Fairness and Energy Accounting


Usually, when we talk about Energy Accounting as a hypothetical alternative to capitalism, we are discussing it from an ecological, structural and technical perspective. This is not surprising, by our very roots our movement is concerned with sustainability, and sustainability as a subject is connected to the objective physical reality of the world – a reality which as you know unfortunately doesn’t concern itself with morality or compassion or any human values for that matter.

This does not mean that ethics and fairness are inconsequential. One definition of human societies is that they consist of institutions which are based around systems of ethics, morality and norms. While a few teenage anarchists may want to burn down all norms (because there are entrenched norms which underpin unjust hierarchies and prejudices), a society without norms or without a concept of justice – in short a nihilistic society – would soon enter into a problem when factions would start using force to exert their will.

Ultimately, a society does not only need rules to govern, but to govern well it needs a concept that these rules are fair and ideally would follow a consistent set of beliefs ingraining them into the general interactions of human beings.

One counter-argument against Energy Accounting is that while EA might be possible, it will run counter to – if not human “nature” – then human concepts of fairness. The purpose of this article is to address these concerns and make a case that Energy Accounting as it is conceived by the EOS is a profoundly consistent system of ethics, and that it is more fair – both in terms of the progressive and the conservative understanding of the concept of fairness.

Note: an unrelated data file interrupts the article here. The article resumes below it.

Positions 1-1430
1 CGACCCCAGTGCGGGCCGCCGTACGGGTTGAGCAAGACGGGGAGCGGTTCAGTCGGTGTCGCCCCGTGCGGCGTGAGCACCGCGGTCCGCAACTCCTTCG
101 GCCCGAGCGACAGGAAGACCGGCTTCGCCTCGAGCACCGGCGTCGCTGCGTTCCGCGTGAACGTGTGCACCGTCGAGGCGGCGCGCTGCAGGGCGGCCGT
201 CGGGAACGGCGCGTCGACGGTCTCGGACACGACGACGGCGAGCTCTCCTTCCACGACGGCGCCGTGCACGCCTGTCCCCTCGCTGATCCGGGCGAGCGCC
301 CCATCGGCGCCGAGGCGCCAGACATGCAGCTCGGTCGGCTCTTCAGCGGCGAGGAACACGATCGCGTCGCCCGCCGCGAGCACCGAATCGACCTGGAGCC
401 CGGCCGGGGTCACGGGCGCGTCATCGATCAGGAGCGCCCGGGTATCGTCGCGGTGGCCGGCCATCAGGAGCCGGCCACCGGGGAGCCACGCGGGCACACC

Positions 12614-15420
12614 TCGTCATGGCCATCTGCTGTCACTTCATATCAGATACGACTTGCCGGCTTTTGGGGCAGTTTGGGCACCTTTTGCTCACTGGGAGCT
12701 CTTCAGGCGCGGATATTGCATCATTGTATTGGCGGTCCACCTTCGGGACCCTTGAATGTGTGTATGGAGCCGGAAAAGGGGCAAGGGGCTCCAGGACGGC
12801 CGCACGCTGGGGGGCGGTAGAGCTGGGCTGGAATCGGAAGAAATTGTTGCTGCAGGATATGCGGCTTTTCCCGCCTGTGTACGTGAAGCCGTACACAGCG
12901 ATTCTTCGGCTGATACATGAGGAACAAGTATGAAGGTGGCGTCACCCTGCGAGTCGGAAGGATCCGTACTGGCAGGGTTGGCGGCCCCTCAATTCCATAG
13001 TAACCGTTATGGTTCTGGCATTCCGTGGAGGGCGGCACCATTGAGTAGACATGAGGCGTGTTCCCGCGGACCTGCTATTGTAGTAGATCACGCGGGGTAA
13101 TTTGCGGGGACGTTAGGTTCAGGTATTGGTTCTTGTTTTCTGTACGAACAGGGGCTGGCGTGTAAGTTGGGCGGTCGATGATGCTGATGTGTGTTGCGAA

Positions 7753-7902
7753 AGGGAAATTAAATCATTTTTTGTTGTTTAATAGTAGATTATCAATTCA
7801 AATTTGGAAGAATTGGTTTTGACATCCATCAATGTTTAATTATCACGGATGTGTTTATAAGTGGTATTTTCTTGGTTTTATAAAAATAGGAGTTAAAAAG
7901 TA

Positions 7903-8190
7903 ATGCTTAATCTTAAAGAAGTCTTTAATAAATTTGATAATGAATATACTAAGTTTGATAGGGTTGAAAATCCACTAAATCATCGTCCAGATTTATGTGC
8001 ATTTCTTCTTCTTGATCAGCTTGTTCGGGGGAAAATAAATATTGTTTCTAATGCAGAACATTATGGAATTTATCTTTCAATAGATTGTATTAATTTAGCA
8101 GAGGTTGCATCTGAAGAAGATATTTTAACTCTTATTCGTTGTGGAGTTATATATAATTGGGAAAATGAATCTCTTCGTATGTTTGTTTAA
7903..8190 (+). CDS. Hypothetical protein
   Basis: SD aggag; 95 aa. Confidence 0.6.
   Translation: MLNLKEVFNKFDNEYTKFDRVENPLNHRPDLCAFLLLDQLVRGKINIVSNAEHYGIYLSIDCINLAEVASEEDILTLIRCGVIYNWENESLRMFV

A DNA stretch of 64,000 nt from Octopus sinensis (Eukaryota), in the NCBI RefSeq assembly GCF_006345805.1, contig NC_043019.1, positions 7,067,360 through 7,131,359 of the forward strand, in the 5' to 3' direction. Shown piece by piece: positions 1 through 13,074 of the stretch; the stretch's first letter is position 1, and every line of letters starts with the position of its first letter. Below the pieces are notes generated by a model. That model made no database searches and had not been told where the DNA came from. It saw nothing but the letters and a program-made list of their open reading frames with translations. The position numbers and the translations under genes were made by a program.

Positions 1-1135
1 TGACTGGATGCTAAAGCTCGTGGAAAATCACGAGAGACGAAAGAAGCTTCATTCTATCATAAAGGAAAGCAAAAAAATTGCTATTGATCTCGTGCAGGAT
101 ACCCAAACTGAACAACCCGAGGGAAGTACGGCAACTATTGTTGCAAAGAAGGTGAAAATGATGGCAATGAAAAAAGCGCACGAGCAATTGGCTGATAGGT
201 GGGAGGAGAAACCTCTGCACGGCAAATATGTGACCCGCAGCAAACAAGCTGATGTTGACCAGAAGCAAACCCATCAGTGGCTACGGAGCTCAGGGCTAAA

• Energy Accounting is not primarily intended to be a system of property redistribution, but a replacement for money.
  • While Energy Accounting removes the concept of exchange, it replaces it with a concept of allocation, taking into account and weighing the contributions of each member of society when determining future income.
  • This will produce a certain amount of merit-based compensation.
  • Energy Accounting removes the concept of long-term savings, meaning that generational wealth in the form of energy credits cannot be accumulated.
  • Fairness in general – both in the conservative and progressive meaning of the concept – means that people should get what they “deserve”. The main difference between the right and the left is that the right ignores unequal starting positions and posits that redistribution will destroy incentives, whereas the left want to create a level playing field to help those disadvantaged by accumulated poverty to advance and hopefully reduce inequality.
  • Money in general works to increase inequality by merit of being storable.
  • Energy Accounting will reduce inequality and eliminate wealth not derived from needs or labour, by merit of being non-storable.

A moneyless unit of calculation

The Energy Survey defines the total production capacity within the ecological constraints of the planet in terms of exergy, meaning the total amount of available energy within a system. This exergy pool will be divided into shares which will be distributed to the public sector, through key holons and to the individual citizens of the Technate. These shares are divided into units which we refer to as Energy Units or Energy Credits (both terms have their own weaknesses, Energy Units can be confused with actual Units of Energy and make readers believe that they are going to have to carry a battery storing energy around, while Energy Credits sound like it is going to be money with a new fancy name, just like the Hyperloop is just a car tunnel with a new fancy name).

Energy Credits distributed to the public sector represents what the people in common own, while those transferred directly into the hands of the individual citizens represent the share of the global production capacity directly owned by each citizen (excluding property such as valuables, clothing, housing and possibly even land).